But changes of government in 2011 and 2019, both non-election years, reveal instances where a prime minister can be replaced within government ranks. Peter O’Neill became prime minister in 2011 after his People’s National Congress party left Michael Somare’s National Alliance Party-led coalition. Marape similarly resigned from the People’s National Congress, joined Pangu Pati and was later elected prime minister. This means that Marape’s base is not secure and MPs can cross the floor of parliament on the day of the vote.

The Parliament Business Committee (PBC) and speaker have historically impeded no-confidence votes, but this can change with MPs’ realignments and Supreme Court intervention. Because the speaker is elected within the parliament, they are usually a ruling party member. Allan Bird, who was member of the PBC, was replaced by a government MP on 13 February 2024. This is crucial because the speaker chairs the PBC, which vets the notice for a vote of no confidence. Given that the PBC is elected within parliament, the government dominates it.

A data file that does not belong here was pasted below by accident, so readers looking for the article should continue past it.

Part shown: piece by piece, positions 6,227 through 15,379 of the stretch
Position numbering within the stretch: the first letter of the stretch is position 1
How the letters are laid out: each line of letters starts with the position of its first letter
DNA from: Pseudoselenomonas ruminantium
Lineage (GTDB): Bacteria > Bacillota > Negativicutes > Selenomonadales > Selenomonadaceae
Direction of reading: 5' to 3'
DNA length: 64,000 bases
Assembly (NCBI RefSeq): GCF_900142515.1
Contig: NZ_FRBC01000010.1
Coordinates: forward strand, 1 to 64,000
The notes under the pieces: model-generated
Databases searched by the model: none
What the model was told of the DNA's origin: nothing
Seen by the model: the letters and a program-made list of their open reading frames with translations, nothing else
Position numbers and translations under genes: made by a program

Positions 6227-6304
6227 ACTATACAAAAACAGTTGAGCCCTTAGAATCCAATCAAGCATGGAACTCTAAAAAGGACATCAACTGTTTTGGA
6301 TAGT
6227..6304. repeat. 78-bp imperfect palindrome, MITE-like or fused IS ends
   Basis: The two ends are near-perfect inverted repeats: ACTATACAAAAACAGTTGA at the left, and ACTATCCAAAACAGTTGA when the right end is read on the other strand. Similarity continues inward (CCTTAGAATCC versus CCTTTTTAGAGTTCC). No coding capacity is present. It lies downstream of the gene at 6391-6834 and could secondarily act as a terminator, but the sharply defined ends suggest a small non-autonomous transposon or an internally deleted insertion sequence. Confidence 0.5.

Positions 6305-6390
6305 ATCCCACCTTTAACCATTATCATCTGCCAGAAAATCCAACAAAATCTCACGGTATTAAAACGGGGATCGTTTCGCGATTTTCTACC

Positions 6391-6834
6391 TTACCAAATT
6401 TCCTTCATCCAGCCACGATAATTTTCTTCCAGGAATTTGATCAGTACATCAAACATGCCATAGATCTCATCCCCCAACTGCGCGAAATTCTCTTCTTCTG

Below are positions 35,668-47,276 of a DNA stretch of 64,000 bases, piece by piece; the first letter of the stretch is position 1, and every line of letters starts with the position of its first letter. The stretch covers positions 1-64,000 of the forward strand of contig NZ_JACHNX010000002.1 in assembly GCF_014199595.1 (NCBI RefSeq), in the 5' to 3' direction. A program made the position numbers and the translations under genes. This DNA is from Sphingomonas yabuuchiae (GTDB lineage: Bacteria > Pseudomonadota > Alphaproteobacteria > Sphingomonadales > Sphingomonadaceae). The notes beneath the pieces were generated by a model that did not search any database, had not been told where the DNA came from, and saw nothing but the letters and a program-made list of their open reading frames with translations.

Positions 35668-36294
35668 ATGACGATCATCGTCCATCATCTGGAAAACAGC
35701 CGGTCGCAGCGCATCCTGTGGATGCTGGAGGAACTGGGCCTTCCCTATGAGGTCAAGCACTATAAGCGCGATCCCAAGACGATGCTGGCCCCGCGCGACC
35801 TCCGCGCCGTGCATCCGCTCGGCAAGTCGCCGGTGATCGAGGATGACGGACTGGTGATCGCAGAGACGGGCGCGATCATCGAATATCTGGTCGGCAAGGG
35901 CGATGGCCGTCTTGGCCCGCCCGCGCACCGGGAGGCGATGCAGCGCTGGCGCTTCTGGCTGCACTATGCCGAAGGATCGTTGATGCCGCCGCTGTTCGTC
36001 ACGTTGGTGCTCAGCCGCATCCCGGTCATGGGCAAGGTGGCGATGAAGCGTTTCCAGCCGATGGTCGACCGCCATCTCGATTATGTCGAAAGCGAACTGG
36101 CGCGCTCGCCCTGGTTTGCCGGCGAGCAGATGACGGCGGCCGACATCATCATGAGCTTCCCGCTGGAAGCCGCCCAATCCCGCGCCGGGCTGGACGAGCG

In the short term, it is possible that the PBC and speaker may prevent a vote of no confidence, but over time, the opposition may pursue Supreme Court intervention to ensure the proper execution of the vote of no confidence process. In 2016, parliament’s adjournment to evade a no-confidence vote was deemed unconstitutional by the Supreme Court and it was compelled to convene.